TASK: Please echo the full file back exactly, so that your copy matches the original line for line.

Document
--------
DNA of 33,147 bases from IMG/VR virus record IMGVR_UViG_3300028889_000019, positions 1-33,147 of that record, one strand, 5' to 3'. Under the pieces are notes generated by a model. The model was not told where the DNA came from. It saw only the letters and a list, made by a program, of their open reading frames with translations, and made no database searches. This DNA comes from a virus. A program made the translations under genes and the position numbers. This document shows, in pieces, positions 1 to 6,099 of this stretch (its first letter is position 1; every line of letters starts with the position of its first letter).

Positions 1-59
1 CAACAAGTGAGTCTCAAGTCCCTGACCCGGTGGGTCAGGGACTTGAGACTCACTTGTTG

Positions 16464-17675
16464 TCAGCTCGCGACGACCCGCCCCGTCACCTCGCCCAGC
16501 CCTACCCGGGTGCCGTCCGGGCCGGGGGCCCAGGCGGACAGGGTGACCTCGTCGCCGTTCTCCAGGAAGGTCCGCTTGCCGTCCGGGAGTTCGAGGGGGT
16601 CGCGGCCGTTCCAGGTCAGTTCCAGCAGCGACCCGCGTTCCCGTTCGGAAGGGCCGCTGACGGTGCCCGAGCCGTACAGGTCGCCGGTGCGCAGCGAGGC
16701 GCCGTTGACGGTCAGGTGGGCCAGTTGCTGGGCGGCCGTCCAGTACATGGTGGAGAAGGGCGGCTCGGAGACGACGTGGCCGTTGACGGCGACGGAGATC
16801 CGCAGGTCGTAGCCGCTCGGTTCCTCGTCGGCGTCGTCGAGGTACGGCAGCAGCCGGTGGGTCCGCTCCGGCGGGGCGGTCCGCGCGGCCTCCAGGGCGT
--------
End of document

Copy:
DNA of 33,147 bases from IMG/VR virus record IMGVR_UViG_3300028889_000019, positions 1-33,147 of that record, one strand, 5' to 3'. Under the pieces are notes generated by a model. The model was not told where the DNA came from. It saw only the letters and a list, made by a program, of their open reading frames with translations, and made no database searches. This DNA comes from a virus. A program made the translations under genes and the position numbers. This document shows, in pieces, positions 1 to 6,099 of this stretch (its first letter is position 1; every line of letters starts with the position of its first letter).

Positions 1-59
1 CAACAAGTGAGTCTCAAGTCCCTGACCCGGTGGGTCAGGGACTTGAGACTCACTTGTTG

Positions 16464-17675
16464 TCAGCTCGCGACGACCCGCCCCGTCACCTCGCCCAGC
16501 CCTACCCGGGTGCCGTCCGGGCCGGGGGCCCAGGCGGACAGGGTGACCTCGTCGCCGTTCTCCAGGAAGGTCCGCTTGCCGTCCGGGAGTTCGAGGGGGT
16601 CGCGGCCGTTCCAGGTCAGTTCCAGCAGCGACCCGCGTTCCCGTTCGGAAGGGCCGCTGACGGTGCCCGAGCCGTACAGGTCGCCGGTGCGCAGCGAGGC
16701 GCCGTTGACGGTCAGGTGGGCCAGTTGCTGGGCGGCCGTCCAGTACATGGTGGAGAAGGGCGGCTCGGAGACGACGTGGCCGTTGACGGCGACGGAGATC
16801 CGCAGGTCGTAGCCGCTCGGTTCCTCGTCGGCGTCGTCGAGGTACGGCAGCAGCCGGTGGGTCCGCTCCGGCGGGGCGGTCCGCGCGGCCTCCAGGGCGT